Giovanni Boccaccio was one of the most important figures who paved the way for Renaissance in Italy. Boccaccio lived during the 14th century and is noted for having written in many genres, styles, languages and on many themes.
Giovanni’s style was closer to the Renaissance authors than the medieval authors, which made him a forerunner of the European Renaissance. His works in Italian vernacular contributed to the compilation of a significant body of literature in the language, making it possible for modern Italian language to eventually evolve from it.
Giovanni Boccaccio was born in 1313. At an early age, he was introduced to the works of Dante which profoundly influenced his literary undertaking later in life. He initially sought a career as a lawyer while pursuing his literary interests at the same time.
Although he took little interest in law, his career took him to different courts of Europe and helped him come into contact with many scholars and statesmen of the age. He became associated with the court of Naples in the 1330s and while being at Naples, he began penning down works of poetry.
He arrived in Florence in 1341 and spent many subsequent years in the city. He began work on his magnum opus, the Decameron, in 1349 and completed it by 1352. In 1350 and 1351, Boccaccio also had two detailed meetings with the famed Francesco Petrarch, taking him as his mentor and guide. He continued writing on various topics including classic mythology, history, humanistic themes and other subjects until his death in 1375.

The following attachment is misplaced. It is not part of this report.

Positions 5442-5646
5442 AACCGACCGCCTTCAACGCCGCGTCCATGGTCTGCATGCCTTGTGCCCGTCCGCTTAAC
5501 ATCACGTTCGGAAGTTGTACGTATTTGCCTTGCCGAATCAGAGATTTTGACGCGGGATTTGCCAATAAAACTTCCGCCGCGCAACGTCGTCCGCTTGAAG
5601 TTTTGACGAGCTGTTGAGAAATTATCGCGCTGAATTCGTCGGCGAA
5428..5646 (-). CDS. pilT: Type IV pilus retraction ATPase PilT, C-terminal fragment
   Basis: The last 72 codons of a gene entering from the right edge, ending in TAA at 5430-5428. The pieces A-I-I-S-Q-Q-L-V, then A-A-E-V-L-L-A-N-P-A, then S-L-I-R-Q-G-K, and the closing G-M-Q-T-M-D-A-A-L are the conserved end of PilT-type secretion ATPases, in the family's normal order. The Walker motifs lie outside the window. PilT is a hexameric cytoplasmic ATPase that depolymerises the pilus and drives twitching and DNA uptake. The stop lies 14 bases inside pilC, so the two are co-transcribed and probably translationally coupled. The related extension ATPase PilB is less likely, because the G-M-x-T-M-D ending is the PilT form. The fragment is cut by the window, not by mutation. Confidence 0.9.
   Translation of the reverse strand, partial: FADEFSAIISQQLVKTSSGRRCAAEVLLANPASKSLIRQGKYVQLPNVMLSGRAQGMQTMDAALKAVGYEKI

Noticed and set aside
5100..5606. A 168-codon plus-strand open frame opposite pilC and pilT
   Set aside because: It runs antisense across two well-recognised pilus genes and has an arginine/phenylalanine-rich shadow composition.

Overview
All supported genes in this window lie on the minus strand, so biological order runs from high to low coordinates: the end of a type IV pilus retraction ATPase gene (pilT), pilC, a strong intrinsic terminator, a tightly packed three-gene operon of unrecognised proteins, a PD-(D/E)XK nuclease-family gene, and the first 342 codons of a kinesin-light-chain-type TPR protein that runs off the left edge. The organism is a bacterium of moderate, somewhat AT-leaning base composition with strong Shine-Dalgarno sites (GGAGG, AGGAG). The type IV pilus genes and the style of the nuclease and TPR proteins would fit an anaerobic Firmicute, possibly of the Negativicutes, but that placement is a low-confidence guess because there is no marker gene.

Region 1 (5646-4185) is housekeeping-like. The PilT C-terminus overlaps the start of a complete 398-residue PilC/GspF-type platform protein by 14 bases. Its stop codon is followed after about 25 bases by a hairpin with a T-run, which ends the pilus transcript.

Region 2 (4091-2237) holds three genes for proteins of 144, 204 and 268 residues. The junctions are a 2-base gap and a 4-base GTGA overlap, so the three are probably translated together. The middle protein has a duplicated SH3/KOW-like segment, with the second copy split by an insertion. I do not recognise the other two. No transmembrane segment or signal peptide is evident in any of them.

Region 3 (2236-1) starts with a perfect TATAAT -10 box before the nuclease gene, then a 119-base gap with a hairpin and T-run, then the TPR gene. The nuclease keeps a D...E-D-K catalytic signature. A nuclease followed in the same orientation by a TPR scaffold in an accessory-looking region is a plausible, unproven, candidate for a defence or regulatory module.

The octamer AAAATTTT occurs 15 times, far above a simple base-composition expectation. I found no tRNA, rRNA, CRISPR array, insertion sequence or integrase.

During the early phase of his literary career, the most famous works Giovanni completed were poetry. These include Teseida, Filostrato, La caccia di Diana and Filocolo. ‘Amorosa Visione’ is another notable work of Giovanni which is a fifty-canto poem meant to serve as an allegorical work.
‘The Decameron’ is the most famous work of Giovvanni and the most notable work of literature he produced. He also penned down many non-literary works such as the ‘Genealogia deorum gentilium’ which refers to the classic Greek and Roman mythologies.
Through his works, Giovanni sought to bring the humanistic ideals of classic antiquity to contemporary Europe while also contributing to the body of Italian vernacular literature. In literary works, Giovanni’s style is marked by a realism which made him a forerunner of the Renaissance ideas.
‘The Decameron’ is the work for which Giovanni is best known. This work comprises of a hundred tales shared by ten characters and is styled in the form of novellas. Giovanni wrote this work in vernacular Florentine language and made a rich use of different themes in the tales. The background of the tales is set in the period when Florence was being ravaged by ‘The Black Death’. Seven young women and three young men seek refuge in a remote villa to be away from the plague and it is here that they shared the hundred tales with each other.
The Decameron is noted for embodying the mercantile ideals of contemporary Europe at a time when the merchant class had effectively overtaken the traditional feudal class in many parts of Europe, including Florence.